If there’s one quote that UiPath probably wants you to take away from this week’s Forward 5, it’s got to be this from the RPA giant’s new Co-CEO, Rob Enslin: “If you go big with automation, if you embrace it as the way you operate and the way you innovate–automation will go big with you.”
That was Enslin’s theme for his Wednesday Keynote, framed as being all about the need for users to “reboot and reimagine” their business processes to drive automation-fueled business outcomes.
This emphasis on ROI through automation is now a familiar one from the company, but Enslin brought out all the wow factors he could to banish any remaining doubts that RPA is good for the bottom line.
His logic is that he joined UiPath as it’s where the action is now—just as his previous employers, SAP and Google were the defining companies of their respective eras of ERP and the Web.
“That’s because automation is the game changer for this era,” he told attendees.
To prove his “game-changer” claim, he listed a wide range of sectors and individual global corporations he said show that automation users are on the cusp of the next ‘S curve’ of digital evolution.
These included the government of Singapore’s widespread use of robots to improve passenger capacity handling at Changi airport, and at its Ministry of Finance automations created by citizen developers have increased civil service productivity by 66%.
Another example, he said, is European insurer Generali, which has so far automated 1000 processes across 40 business units—leading to annual operational savings that will soon hit 125 million euros, Enslin claimed.
He also called out UiPath customers Uber and New York State, which respectively predict a 350% ROI out of buying its software in one year and which was able to power through COVID financial support claims by RPA, too.
“The Everest Group recently asked a group of automation leaders to calculate the impact of Intelligent Automation on their business. And here’s what they say: efficiency up 50%, productivity up 40%, and customer satisfaction also up 40%,” he said.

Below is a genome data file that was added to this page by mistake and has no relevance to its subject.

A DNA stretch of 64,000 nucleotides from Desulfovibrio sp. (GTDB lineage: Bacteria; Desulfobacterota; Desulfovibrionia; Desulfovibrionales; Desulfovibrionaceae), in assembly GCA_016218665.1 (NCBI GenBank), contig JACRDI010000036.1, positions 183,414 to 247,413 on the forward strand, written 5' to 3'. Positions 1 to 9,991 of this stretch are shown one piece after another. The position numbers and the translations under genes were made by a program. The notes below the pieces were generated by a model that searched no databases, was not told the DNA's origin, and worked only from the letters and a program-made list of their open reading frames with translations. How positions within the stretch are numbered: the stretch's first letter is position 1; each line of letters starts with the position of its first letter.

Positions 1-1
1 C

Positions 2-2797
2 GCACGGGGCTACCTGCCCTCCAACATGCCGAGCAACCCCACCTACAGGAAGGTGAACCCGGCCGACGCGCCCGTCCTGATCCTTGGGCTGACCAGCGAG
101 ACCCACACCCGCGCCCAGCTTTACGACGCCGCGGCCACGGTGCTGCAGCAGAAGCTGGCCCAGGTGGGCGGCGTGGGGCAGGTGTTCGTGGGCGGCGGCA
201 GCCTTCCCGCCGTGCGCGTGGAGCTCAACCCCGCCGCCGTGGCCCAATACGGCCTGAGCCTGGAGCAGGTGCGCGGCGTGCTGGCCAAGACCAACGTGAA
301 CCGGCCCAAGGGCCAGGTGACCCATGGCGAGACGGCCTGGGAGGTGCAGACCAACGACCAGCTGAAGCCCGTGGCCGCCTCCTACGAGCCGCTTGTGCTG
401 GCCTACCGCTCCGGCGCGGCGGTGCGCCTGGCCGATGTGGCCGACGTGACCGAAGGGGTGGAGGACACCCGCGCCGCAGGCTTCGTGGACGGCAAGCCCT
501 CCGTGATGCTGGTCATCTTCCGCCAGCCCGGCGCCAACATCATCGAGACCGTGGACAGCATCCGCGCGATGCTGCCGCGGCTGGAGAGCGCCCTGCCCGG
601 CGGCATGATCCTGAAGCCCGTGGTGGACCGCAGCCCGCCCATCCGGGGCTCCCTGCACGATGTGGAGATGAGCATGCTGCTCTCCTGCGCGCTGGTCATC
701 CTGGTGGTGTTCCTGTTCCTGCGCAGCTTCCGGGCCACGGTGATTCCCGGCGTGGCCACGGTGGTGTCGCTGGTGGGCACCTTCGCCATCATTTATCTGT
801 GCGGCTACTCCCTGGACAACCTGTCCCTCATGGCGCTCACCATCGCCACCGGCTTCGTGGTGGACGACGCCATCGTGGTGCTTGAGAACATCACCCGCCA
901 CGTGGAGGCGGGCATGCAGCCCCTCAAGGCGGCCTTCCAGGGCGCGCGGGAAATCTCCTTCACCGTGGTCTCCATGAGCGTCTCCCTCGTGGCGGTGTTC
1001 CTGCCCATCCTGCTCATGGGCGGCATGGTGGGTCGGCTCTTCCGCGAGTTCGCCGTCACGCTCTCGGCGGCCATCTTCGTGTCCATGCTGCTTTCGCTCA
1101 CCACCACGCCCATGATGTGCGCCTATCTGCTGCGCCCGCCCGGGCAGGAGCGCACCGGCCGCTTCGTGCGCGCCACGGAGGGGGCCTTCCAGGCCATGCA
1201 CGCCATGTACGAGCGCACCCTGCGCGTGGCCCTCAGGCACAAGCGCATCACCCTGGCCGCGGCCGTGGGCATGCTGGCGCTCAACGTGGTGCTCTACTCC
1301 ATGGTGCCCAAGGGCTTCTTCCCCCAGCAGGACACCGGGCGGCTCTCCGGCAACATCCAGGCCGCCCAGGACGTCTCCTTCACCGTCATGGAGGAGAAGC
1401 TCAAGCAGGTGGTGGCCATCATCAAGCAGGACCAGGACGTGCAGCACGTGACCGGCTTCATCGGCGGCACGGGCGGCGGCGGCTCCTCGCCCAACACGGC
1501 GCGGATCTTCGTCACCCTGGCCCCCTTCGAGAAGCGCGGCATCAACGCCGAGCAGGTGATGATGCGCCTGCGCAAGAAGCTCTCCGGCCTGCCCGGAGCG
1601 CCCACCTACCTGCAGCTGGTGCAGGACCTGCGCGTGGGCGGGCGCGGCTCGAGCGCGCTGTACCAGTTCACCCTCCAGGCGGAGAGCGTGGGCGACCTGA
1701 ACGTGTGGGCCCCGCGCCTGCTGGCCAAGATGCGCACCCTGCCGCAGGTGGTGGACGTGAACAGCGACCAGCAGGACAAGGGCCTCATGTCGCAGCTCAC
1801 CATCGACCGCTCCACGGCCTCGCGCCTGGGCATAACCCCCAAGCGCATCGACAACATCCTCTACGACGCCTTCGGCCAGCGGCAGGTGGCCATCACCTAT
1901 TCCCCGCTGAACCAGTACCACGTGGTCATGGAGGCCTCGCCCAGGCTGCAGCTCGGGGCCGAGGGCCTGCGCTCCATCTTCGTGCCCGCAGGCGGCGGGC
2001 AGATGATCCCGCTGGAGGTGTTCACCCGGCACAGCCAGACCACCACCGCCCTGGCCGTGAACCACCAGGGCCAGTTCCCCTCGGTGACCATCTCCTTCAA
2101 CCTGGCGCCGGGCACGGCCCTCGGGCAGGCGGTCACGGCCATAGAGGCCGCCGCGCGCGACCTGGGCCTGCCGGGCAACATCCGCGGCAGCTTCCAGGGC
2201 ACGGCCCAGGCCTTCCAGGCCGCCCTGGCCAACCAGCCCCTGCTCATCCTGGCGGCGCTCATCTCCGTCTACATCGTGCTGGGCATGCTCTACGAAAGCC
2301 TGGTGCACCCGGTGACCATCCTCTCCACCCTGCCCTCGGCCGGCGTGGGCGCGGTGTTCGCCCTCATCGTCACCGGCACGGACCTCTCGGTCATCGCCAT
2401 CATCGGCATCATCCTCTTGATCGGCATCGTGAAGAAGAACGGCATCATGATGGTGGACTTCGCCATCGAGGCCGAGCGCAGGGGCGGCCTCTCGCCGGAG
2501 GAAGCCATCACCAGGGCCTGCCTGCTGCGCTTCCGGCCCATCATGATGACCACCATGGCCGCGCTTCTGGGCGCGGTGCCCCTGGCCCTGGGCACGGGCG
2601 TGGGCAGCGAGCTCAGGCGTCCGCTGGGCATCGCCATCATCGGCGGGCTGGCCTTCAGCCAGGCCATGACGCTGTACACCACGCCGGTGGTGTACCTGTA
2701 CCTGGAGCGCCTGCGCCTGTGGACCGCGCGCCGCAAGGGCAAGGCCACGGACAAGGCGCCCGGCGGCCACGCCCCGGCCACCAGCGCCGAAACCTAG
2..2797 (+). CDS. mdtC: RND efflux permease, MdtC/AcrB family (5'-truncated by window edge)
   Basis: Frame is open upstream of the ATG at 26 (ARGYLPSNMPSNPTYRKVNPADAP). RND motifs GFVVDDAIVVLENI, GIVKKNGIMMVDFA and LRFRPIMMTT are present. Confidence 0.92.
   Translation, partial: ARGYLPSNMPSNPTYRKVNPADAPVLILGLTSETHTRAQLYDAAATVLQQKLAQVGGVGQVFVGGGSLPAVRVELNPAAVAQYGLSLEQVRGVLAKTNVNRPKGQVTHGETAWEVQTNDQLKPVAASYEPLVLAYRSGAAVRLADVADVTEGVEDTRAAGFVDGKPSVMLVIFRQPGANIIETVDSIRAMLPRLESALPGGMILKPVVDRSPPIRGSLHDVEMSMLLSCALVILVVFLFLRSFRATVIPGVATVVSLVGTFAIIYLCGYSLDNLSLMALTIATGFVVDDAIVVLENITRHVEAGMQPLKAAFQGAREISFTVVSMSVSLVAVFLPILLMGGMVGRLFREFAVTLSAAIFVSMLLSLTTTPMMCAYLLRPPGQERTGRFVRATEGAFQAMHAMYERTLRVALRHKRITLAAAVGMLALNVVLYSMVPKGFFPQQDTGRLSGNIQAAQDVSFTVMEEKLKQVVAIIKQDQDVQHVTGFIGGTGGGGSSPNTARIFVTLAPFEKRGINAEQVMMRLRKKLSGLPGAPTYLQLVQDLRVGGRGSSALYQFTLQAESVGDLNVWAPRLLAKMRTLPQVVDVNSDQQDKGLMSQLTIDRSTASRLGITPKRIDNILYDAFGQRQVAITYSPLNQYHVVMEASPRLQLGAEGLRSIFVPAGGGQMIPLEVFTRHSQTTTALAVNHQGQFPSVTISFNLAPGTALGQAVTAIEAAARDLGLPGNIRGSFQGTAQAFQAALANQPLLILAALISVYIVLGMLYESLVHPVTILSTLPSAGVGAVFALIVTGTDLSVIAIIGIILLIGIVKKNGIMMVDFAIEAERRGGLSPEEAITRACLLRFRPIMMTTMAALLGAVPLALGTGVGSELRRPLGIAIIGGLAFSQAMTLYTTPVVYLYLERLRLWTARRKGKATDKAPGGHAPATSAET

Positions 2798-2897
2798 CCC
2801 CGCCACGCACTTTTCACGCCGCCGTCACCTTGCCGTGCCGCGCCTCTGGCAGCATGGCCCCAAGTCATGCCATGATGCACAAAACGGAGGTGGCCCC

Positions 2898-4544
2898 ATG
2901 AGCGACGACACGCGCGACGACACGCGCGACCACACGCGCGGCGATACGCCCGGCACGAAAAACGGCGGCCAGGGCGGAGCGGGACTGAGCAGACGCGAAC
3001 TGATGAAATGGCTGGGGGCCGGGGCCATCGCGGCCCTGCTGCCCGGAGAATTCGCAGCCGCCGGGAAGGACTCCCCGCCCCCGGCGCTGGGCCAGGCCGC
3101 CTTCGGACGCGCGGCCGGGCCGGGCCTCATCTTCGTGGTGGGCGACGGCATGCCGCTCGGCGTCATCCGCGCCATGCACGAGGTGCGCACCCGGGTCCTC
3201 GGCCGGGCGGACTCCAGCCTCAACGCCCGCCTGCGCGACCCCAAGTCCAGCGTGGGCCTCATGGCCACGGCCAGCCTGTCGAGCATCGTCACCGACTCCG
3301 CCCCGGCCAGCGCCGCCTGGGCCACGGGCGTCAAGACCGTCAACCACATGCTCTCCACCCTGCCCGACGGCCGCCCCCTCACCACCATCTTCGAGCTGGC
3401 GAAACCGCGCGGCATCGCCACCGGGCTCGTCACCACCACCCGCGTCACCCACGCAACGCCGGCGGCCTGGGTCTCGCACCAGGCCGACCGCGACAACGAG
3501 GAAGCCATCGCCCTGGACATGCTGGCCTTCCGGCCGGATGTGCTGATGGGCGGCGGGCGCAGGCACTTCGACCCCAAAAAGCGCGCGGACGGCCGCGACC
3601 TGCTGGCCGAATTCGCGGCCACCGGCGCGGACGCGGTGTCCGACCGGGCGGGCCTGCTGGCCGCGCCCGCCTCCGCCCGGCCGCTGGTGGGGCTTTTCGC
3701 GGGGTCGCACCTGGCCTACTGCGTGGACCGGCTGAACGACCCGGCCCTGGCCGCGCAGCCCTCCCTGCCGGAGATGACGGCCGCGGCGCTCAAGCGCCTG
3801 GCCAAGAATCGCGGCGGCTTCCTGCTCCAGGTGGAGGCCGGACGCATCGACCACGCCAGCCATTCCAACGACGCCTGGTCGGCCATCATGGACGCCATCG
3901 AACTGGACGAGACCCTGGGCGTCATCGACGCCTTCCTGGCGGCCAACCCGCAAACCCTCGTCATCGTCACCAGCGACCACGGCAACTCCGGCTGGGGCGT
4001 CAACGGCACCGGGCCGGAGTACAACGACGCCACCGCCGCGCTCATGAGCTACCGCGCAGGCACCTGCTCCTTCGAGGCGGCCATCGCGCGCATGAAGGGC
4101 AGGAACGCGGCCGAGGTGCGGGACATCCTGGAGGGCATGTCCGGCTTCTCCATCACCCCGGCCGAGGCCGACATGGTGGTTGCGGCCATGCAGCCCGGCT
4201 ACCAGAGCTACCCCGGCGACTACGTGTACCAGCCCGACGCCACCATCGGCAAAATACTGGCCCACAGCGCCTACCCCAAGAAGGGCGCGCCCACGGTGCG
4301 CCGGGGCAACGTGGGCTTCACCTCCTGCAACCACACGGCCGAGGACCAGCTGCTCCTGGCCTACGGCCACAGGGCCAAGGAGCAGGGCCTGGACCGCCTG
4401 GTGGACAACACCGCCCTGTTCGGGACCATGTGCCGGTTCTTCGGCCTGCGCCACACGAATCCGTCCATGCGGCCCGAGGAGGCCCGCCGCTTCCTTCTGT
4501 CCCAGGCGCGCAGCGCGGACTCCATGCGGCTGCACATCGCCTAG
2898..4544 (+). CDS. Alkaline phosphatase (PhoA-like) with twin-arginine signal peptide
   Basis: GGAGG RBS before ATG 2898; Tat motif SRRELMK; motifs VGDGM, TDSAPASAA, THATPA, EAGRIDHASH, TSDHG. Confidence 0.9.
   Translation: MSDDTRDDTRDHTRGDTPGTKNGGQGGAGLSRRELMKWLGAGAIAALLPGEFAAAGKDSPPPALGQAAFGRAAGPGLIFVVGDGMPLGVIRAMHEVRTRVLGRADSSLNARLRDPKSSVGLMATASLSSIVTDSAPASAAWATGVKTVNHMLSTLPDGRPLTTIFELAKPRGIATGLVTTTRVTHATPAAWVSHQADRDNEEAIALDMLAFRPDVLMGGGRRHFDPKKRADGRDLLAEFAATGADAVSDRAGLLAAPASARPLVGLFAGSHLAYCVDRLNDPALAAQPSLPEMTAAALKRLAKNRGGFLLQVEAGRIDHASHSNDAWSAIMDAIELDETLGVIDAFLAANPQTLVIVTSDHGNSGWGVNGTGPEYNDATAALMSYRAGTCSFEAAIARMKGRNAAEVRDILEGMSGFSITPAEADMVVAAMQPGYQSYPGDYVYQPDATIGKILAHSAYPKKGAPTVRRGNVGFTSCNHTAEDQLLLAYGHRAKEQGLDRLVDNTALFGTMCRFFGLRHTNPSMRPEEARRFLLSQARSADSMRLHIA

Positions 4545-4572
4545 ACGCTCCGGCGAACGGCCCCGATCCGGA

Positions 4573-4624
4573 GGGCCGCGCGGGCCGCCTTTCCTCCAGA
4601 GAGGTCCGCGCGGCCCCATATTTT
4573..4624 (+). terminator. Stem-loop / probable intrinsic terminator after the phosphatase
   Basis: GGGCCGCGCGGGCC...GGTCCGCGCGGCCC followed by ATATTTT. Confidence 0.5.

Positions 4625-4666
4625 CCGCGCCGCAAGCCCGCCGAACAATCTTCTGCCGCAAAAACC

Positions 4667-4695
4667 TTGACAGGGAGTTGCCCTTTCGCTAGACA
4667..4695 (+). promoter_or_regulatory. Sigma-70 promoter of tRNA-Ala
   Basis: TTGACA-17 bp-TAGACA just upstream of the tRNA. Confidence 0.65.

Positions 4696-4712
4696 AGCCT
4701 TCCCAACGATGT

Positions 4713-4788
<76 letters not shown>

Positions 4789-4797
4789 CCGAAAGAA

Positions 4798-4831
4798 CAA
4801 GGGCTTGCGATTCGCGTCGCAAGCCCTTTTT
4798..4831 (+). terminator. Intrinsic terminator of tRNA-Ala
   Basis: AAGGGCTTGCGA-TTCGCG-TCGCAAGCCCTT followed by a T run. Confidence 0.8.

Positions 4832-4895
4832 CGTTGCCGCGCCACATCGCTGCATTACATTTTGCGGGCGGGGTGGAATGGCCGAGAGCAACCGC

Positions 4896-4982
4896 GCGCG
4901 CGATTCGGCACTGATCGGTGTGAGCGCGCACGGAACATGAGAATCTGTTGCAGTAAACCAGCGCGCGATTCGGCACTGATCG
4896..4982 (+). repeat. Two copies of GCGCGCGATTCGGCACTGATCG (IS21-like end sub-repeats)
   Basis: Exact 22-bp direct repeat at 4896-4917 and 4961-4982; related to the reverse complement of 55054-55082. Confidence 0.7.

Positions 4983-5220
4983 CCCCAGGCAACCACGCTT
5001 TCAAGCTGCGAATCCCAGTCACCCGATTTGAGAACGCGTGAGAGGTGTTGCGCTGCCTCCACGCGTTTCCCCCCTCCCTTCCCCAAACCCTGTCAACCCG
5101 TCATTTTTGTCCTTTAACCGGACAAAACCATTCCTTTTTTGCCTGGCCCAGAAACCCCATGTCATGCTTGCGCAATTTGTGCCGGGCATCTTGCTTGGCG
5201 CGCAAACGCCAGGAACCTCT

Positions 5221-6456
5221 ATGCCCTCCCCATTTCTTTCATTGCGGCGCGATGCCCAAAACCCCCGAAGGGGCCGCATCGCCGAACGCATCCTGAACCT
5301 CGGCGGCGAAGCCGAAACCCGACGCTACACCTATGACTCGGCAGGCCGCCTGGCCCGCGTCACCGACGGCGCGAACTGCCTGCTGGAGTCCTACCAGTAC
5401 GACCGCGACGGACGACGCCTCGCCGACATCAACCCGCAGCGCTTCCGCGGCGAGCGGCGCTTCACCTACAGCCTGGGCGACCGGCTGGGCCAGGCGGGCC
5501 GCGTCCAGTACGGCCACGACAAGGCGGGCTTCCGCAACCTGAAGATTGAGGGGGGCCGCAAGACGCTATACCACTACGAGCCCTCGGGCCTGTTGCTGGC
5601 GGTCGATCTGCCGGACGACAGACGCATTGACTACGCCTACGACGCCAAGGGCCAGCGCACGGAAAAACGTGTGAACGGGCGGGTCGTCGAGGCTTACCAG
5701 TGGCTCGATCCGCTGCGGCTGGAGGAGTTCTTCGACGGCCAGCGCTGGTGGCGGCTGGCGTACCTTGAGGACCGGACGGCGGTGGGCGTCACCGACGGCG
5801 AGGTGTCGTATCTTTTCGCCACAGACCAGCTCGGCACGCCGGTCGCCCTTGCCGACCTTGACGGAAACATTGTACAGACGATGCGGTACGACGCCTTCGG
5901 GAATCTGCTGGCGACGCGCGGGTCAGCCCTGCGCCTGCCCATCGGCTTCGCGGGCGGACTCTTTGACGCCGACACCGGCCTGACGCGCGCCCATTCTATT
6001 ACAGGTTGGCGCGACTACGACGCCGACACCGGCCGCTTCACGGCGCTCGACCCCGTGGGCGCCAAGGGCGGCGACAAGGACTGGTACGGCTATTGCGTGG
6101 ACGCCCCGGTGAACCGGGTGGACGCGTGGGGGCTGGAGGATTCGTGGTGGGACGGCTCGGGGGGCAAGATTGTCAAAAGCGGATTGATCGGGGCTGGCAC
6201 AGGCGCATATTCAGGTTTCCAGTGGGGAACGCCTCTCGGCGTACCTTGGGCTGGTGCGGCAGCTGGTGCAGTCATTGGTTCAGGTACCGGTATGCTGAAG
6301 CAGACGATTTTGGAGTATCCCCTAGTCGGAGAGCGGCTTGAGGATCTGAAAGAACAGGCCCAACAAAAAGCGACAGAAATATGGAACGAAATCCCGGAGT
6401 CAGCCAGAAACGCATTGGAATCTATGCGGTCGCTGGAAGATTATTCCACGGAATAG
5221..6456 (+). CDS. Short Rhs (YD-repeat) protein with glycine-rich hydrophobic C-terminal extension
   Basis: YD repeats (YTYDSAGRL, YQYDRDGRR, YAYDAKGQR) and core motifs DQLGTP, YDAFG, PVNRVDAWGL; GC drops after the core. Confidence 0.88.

Enslin said he “knows these results are real and achievable” because all the 100 customers, business, and technology partners he’s met since been in the job across North America, Europe and Asia, in everything from financial services, healthcare, manufacturing, retail, the public sector and more have told him so.
These conversations, he claimed, are also what has convinced him of his “go big” advice: “The ones getting the most impact from automation are successful at tapping into automation’s power because they recognise that power, and then unleash it every way.”
Enslin then invited both a customer and a partner who is also a heavy UiPath user on stage to showcase their achievements.
These were telco Orange’s Spanish subsidiary and consultancy EY, which announced live that UiPath is now in its highest circle of partners.
Again, multiple metrics of positive business outcomes were soon coming thick and fast—like Orange Spain’s citizen automation developers having automated 300 processes last year alone that’s won back 100,000 hours for teams, and in the main tax process a dedicated RPA effort has saved 14 million euros.
Finally, EY was happy to sing automation’s bottom line praises, too. “We are focused on transformation, because it’s really the value path for both EY and our clients,” said EY’s Global Vice Chair – Transformation Hank Prybylski. “And automation is central to that transformation and how we’re using it to drive profitable growth for ourselves and for our clients. I can’t think of a better time to be talking about automation.”
Enslin concluded this detailed attempt to silence any hold-out RPA doubters by one last reminder that, “Business outcomes, business outcomes—that’s what automation drives.”
But some might still be struck by a rhetorical question he still felt he had to pose at the speech’s half-way mark:
“I always get this question, ‘We put all this technology in but when do we get value? We never see value–I promised my CFO this, but I can’t really show that.’”
Enslin claimed this was the old problem of technology.
Is it really, though… or are there still some users out there who have “gone big”—but not yet really seen the big bucks?